Charitable Deductions for Noncash Contributions

Goodwill Values Goodwill Industries has published this guide which is referenced on the IRS website as appropriate for valuing your noncash contributions of used clothing, furniture and sporting goods.

2013 IRS Standard Mileage Rates

Beginning on Jan. 1, 2013, the standard mileage rates for the use of a car (also vans, pickups or panel trucks) will be:

• 56.5 cents per mile for business miles driven
• 24 cents per mile driven for medical or moving purposes
• 14 cents per mile driven in service of charitable organizations

The rate for business miles driven during 2013 increases 1 cent from the 2012 rate. The medical and moving rate is also up 1 cent per mile from the 2012 rate.

Who is an Employer under Health Care Reform?

Employers with 50 or more full-time equivalent employees must comply with the mandate to offer affordable health insurance to its full-time employees beginning in 2014. (Delayed to 2015 by President Obama in July 2013.)

Full-time is defined as 30 hours per week, 52 weeks per year, or 1,560 hours of wages paid in a year’s time.

A simple calculation to see if an employer must comply is to multiply the 1,560 hours times 50, which equals 78,000 hours of wages paid in a year’s time. If an employer is paying that many hours or more, they have achieved 50 full-time equivalent positions in a year. The Affordable Care Act has its own calculations that are slightly different to accommodate partial years and quarters of employment, but this is essentially the concept. And if an employer comes under the Act’s mandate to provide affordable health insurance, it must be offered to all employees who work 30 hours a week or more.

The Affordable Care Act defines an “Employer” to be a company or a group of companies under “Common Control”. Common control is defined as the same five or fewer people owning at least 80 percent of the companies. This common control is further complicated by the rules of attribution with “constructive” stock ownership. An individual can be considered owning the stock of his or her spouse or children, grandchildren or parents. This can get complicated when multiple generations of a family are involved in their respective business ventures. This also means that an employer can not separate a company into multiple entities to prevent having 50 full-time equivalent employees, unless those new, separate entities no longer fit under the definition of common control.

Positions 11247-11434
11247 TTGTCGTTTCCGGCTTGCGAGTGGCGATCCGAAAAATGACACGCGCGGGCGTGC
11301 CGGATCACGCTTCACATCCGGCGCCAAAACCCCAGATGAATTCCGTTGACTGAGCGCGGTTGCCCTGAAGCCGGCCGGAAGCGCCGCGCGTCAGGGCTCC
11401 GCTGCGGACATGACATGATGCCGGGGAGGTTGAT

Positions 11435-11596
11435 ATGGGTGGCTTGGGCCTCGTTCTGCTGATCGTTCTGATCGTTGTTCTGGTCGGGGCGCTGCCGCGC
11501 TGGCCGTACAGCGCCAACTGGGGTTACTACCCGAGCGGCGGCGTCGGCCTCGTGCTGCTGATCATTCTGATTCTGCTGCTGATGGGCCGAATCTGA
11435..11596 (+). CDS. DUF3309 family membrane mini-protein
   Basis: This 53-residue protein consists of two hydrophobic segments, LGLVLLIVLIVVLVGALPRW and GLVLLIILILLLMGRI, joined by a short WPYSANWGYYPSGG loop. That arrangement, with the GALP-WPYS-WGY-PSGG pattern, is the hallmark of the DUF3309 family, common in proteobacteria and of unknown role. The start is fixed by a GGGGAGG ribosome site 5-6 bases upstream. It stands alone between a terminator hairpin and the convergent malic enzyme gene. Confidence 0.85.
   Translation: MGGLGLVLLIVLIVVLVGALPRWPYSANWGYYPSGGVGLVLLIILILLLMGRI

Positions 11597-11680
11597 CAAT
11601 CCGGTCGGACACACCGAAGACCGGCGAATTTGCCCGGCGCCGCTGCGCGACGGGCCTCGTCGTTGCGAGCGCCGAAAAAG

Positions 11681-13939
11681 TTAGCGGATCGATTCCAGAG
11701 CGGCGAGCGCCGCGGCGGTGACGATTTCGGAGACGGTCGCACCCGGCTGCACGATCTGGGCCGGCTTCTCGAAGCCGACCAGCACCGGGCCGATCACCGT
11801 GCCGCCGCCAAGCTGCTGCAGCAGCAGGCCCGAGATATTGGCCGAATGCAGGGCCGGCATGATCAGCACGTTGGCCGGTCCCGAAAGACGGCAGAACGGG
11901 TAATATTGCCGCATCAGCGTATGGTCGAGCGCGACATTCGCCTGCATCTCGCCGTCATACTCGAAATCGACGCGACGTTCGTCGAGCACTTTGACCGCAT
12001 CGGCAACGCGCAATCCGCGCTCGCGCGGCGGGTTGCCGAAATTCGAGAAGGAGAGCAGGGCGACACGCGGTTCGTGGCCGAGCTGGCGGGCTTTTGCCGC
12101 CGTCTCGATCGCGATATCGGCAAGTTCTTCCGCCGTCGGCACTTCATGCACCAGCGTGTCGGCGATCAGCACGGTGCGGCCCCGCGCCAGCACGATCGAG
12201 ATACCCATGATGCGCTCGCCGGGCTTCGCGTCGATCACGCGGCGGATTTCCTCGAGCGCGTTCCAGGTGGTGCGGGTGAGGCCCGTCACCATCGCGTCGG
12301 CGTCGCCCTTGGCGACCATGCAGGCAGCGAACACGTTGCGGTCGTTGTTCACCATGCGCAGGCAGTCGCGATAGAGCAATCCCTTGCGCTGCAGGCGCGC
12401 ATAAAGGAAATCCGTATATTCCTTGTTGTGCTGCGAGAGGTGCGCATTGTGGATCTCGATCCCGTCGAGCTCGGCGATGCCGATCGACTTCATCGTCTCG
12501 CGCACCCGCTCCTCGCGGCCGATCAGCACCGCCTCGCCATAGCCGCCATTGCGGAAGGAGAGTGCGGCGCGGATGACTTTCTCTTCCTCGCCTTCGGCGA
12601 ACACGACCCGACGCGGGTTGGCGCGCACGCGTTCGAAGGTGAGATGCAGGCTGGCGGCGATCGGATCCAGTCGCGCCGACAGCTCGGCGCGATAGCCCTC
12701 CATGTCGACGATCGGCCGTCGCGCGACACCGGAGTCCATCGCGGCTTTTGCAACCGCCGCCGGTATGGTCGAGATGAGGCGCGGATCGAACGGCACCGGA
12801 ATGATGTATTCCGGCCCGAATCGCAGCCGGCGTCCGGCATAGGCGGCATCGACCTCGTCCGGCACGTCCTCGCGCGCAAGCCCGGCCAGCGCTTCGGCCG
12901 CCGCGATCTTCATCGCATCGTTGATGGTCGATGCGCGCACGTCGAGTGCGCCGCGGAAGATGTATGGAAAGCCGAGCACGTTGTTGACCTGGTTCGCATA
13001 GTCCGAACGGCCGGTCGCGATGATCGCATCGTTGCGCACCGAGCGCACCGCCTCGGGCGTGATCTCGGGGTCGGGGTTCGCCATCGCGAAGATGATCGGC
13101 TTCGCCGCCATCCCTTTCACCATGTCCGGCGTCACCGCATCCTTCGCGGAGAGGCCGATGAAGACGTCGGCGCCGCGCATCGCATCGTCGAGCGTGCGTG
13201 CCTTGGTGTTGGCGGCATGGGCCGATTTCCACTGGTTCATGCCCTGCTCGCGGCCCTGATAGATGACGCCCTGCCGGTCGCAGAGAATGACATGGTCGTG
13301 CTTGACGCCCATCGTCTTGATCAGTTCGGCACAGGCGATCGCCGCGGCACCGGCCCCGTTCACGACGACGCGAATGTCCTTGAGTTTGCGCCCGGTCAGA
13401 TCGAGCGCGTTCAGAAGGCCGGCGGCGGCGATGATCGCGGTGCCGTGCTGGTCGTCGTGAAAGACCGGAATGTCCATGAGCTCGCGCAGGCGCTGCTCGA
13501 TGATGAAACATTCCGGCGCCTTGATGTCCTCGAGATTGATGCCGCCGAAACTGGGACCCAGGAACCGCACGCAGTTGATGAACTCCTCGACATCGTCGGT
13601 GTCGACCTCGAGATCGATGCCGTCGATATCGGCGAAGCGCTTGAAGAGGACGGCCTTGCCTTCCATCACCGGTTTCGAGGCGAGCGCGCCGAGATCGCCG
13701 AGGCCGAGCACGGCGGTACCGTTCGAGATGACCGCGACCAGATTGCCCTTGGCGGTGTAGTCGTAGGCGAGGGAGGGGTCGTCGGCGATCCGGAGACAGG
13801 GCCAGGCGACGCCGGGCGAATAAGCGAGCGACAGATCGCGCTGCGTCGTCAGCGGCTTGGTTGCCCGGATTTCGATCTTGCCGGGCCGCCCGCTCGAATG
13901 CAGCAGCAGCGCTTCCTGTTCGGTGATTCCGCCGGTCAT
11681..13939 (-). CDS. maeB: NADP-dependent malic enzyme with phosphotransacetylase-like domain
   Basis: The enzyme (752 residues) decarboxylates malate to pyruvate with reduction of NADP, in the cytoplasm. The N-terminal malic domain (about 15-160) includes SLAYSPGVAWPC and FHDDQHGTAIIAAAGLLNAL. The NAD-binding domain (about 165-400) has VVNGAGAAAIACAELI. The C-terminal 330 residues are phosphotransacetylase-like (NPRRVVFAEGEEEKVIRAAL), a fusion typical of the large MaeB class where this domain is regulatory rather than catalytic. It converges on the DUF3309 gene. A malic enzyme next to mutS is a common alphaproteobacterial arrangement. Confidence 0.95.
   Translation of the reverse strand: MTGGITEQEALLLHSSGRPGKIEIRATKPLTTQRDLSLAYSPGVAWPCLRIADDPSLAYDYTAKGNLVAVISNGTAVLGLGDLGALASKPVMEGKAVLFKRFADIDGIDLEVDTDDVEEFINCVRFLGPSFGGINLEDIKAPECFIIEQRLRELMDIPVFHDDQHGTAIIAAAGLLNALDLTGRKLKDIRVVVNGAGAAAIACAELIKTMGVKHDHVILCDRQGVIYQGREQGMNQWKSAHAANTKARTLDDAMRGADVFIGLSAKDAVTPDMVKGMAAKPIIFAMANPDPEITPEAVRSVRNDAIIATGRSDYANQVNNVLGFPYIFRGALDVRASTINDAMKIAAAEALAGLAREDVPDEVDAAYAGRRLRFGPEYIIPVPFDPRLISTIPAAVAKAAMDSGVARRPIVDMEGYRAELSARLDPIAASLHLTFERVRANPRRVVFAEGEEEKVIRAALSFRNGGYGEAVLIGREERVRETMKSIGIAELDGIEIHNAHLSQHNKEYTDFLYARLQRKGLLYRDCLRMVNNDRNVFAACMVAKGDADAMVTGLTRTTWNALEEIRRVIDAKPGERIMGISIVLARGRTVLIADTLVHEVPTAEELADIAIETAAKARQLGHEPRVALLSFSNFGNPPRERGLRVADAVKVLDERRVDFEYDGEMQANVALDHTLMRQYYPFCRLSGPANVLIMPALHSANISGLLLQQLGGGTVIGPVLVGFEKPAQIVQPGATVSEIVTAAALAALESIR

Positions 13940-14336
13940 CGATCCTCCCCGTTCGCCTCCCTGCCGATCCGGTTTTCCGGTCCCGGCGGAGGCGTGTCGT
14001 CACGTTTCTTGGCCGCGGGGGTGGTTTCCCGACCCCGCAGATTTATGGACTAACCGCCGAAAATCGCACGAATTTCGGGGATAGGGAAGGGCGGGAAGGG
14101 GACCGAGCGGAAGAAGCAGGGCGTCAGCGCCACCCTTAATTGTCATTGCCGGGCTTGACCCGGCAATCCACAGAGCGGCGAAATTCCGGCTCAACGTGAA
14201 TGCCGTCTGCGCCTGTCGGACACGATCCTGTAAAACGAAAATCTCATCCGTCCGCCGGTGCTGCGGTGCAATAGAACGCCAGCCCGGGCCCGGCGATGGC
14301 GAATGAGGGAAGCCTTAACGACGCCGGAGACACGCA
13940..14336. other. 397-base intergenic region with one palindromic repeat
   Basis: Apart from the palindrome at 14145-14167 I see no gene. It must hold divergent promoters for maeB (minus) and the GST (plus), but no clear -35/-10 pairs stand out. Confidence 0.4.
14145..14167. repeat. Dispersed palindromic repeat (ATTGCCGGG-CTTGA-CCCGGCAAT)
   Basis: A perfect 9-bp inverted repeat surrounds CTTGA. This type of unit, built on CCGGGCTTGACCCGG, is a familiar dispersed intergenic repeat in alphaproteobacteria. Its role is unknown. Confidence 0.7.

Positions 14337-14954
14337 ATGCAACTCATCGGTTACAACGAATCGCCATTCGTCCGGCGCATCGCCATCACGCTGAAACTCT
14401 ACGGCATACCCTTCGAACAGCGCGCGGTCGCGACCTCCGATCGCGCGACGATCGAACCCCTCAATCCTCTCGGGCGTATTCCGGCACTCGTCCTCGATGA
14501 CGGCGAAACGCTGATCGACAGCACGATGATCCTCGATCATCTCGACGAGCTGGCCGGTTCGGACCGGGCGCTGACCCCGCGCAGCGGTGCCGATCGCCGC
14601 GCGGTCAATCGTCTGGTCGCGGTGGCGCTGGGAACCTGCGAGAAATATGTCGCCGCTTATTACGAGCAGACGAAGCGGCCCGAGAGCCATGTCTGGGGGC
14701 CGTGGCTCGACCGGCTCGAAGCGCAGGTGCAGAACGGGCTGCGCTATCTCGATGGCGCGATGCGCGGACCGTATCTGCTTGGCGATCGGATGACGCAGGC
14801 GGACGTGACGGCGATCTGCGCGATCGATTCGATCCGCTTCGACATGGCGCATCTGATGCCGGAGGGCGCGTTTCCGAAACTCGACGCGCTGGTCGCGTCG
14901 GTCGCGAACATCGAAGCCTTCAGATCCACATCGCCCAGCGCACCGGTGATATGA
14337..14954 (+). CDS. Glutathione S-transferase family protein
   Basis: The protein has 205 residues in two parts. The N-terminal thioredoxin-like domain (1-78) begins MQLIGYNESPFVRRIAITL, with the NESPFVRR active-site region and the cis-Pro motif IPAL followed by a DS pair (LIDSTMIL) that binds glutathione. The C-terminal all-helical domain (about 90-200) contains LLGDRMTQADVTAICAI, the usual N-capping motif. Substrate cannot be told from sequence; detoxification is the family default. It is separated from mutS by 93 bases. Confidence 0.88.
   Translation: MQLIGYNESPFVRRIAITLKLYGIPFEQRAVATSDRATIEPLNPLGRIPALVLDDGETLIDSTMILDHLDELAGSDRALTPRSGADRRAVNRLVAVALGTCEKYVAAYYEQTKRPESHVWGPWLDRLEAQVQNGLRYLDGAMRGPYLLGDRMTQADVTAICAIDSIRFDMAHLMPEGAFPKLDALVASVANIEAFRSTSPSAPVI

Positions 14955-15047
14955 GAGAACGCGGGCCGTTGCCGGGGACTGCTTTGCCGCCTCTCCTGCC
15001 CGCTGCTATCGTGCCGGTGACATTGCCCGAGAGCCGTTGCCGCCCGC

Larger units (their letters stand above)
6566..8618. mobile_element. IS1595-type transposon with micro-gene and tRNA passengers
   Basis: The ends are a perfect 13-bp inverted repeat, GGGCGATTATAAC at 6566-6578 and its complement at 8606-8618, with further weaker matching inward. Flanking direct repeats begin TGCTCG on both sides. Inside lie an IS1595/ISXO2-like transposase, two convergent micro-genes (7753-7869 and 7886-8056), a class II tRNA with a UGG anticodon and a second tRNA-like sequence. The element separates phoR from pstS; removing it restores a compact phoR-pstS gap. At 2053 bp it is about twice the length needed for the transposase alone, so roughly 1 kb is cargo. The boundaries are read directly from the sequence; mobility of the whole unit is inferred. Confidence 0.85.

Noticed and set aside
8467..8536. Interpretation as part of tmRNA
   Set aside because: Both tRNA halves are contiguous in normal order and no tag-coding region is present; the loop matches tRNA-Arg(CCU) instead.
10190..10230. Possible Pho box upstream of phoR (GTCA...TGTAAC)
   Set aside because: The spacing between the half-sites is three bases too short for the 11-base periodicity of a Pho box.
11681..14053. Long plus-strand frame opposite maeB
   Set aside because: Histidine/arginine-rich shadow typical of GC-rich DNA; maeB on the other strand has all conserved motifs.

Under the rules of “Common Control”: what one spouse owns, the other also owns. Therefore, if each partner of a couple in a marriage owns a business, the employees of both businesses are counted as one business for purposes of the 50 full time equivalent calculations.

Health Care Reform is an Individual Mandate

Health Care Reform Act in its entirety

The concept behind “ObamaCare” is that the individual must purchase health insurance coverage for himself or herself and his or her dependents. Check it out on page 143 of the ACT shown above. You can’t pay for healthcare services as you use them; you must first purchase health insurance.

If you’re self-employed, you must purchase health insurance. If you work part-time and your employment does not provide health insurance, you must purchase health insurance. If you work full-time and you don’t like the health insurance policy provided by your employer, you must still purchase health insurance from somewhere.

Purchasing health insurance doesn’t guarantee access to healthcare; it only means that you have prepaid for future healthcare services, as long as you continue to pay the monthly insurance premiums, and IF you can find the healthcare services.